One of the major problems that confront small holder farmers in Nigeria today is lack of access to modern agro allied equipment and global best system of farming.
Over 75% of the Nigeria’s 177 million people are said to be smallholder farm owners who do not have access to modern farm machines and improved technologies.
The Federal MinistryAgriculture and Rural Development has estimated Nigeria needs about 7,000 tractors to meet the demand of transforming the nation’s agriculture from the traditional system seen as punishment to a modern system powered by machines.
To this end, the federal ministry of agriculture through public-private partnership (ppp) established what they called Agricultural Equipment Hiring Centres (AEHC). According to them, the scheme will bring smallholder farmers closer to affordable mechanized agricultural services.
Over 80 of such centres were earmarked as pilot project across the country but even many smallholder farmers in these areas still cannot afford the services of these centres.
In Zaria, it is a common sight to see farmers using animal traction primarily for ploughing and threshing. These animals provide the energy to power farm operations since cheaper access to modern agro machines eludes them.
Alhaji Bature Kudan is a farmer in Zaria. With 11 hectares of land along Zaria-Kano high way, he cultivated maize, soya beans, pepper and other crops. The maize and soya beans provide the raw materials for the over 3,000 birds in his poultry farm beside it.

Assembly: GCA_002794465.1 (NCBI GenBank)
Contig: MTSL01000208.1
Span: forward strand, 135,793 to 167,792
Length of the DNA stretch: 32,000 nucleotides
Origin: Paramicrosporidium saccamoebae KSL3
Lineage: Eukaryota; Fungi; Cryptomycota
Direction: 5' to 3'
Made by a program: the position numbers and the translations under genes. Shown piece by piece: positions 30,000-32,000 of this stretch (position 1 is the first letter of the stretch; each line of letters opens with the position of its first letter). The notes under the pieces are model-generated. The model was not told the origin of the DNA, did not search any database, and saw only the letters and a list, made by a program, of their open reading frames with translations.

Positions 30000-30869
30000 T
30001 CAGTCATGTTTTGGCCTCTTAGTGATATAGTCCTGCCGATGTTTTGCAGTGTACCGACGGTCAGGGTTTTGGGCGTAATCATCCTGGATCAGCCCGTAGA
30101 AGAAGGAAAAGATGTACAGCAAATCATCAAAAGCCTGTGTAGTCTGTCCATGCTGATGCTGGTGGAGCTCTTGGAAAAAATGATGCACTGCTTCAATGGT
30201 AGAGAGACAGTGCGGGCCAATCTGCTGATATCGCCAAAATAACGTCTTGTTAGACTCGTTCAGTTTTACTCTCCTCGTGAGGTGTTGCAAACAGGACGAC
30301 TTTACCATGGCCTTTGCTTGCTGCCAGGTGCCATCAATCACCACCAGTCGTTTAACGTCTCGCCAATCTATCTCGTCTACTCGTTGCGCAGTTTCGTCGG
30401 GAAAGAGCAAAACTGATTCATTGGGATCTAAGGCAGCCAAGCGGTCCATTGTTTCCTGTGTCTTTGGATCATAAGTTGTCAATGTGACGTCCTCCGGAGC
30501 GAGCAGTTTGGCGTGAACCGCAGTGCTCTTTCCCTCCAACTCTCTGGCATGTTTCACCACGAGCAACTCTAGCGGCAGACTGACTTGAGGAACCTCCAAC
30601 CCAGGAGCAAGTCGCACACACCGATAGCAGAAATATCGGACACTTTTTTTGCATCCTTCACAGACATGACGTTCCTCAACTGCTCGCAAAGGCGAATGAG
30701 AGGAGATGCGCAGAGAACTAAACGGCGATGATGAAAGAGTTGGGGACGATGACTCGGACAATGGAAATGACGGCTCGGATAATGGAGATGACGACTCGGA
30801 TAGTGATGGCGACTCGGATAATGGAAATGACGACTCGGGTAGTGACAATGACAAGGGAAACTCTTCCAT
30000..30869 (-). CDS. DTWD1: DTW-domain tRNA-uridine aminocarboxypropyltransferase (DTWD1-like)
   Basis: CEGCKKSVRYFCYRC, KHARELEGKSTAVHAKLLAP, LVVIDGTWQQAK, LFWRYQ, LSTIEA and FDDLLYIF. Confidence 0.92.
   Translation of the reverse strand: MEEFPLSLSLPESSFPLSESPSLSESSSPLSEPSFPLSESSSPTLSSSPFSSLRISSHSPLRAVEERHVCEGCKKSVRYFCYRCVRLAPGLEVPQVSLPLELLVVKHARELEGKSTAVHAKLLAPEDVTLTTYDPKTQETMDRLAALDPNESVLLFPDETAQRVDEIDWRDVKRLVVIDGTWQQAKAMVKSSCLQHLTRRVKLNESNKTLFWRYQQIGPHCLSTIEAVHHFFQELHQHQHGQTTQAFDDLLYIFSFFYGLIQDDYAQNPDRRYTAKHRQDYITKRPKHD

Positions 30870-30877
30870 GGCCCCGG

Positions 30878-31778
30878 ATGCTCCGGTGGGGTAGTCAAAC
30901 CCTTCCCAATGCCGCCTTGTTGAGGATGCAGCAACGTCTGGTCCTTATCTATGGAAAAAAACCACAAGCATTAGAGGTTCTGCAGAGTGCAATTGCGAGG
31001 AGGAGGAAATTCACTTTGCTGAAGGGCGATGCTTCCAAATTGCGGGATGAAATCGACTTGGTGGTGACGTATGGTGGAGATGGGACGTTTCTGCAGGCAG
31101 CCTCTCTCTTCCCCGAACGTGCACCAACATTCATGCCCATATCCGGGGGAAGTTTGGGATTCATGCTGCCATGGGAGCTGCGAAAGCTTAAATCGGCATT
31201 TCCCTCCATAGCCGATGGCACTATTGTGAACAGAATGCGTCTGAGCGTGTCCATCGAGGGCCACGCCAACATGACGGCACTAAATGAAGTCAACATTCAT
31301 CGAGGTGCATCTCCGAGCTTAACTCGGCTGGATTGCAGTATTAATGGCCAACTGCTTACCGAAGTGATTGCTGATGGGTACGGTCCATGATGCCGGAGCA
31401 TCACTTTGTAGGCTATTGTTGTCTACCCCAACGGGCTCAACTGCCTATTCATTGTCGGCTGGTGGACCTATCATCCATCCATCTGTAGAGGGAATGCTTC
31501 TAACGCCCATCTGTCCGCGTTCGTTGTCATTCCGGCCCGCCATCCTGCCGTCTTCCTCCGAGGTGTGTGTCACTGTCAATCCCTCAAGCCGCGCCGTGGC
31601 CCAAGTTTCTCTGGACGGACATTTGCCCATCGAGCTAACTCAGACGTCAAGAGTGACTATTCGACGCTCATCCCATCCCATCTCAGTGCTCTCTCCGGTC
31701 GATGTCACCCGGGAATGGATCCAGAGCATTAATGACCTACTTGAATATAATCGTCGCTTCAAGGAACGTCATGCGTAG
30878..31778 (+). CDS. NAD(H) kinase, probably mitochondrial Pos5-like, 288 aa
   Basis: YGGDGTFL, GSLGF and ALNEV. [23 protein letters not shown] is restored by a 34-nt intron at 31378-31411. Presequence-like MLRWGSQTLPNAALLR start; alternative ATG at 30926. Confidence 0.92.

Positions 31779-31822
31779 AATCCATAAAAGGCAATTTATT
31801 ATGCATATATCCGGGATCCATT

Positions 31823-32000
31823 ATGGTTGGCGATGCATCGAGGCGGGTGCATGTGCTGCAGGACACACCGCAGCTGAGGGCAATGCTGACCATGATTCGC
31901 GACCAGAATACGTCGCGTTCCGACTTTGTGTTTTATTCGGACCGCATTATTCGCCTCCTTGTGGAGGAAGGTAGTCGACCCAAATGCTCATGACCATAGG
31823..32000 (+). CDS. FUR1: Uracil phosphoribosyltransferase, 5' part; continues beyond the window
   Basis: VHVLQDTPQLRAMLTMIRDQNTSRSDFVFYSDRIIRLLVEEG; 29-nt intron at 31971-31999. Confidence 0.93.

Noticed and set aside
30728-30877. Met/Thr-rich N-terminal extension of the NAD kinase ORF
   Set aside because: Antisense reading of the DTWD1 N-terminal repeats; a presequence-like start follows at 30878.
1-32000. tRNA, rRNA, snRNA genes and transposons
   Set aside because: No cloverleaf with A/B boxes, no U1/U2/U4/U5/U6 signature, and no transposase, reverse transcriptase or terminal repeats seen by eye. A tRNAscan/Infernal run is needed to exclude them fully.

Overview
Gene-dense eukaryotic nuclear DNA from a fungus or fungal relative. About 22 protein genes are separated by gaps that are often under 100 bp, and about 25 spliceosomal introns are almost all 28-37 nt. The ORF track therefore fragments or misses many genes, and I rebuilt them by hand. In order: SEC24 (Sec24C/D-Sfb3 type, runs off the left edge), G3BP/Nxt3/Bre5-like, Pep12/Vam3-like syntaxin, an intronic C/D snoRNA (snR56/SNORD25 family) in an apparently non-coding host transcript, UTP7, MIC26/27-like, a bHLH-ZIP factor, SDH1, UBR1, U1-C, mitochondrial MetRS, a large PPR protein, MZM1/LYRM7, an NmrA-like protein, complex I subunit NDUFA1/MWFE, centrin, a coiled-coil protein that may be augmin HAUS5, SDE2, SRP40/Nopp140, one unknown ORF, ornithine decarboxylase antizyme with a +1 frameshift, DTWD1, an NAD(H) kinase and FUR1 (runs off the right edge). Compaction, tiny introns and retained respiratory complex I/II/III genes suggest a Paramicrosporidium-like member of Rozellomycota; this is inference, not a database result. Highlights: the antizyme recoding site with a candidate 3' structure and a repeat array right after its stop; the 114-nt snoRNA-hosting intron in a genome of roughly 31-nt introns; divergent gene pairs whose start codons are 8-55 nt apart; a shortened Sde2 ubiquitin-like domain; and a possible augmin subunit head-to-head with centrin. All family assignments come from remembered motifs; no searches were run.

He believes that achieving mechanization remains a huge challenge for the small scale farmers in the area, adding that many farmers like him found animal traction cheaper and affordable.
Most of the farmers who spoke with Daily Trust stressed that getting tractors to plough your farm will cost you much higher than using animal traction.
Mallam Ahmadu Tijani is a smallholder farmer with two hectares located along Kaduna-Zaria Express Way. He told the Daily Trust that most of the farmers like him cannot afford the services of modern equipment ,adding the operators in most cases are not willing to provide services for people with small hectares.
“Those who get their attention are usually big farmers or people who can give more than N15, 000. But with even less than N3, ooo, sometimes you can get animal owners to plough your farm,” he said.
Tijani’s view is shared by Nasiru Bello who has a farm close to him. Nasiru said that government must design programmes that will accommodate peasant farmers for at least four years and must go beyond promises.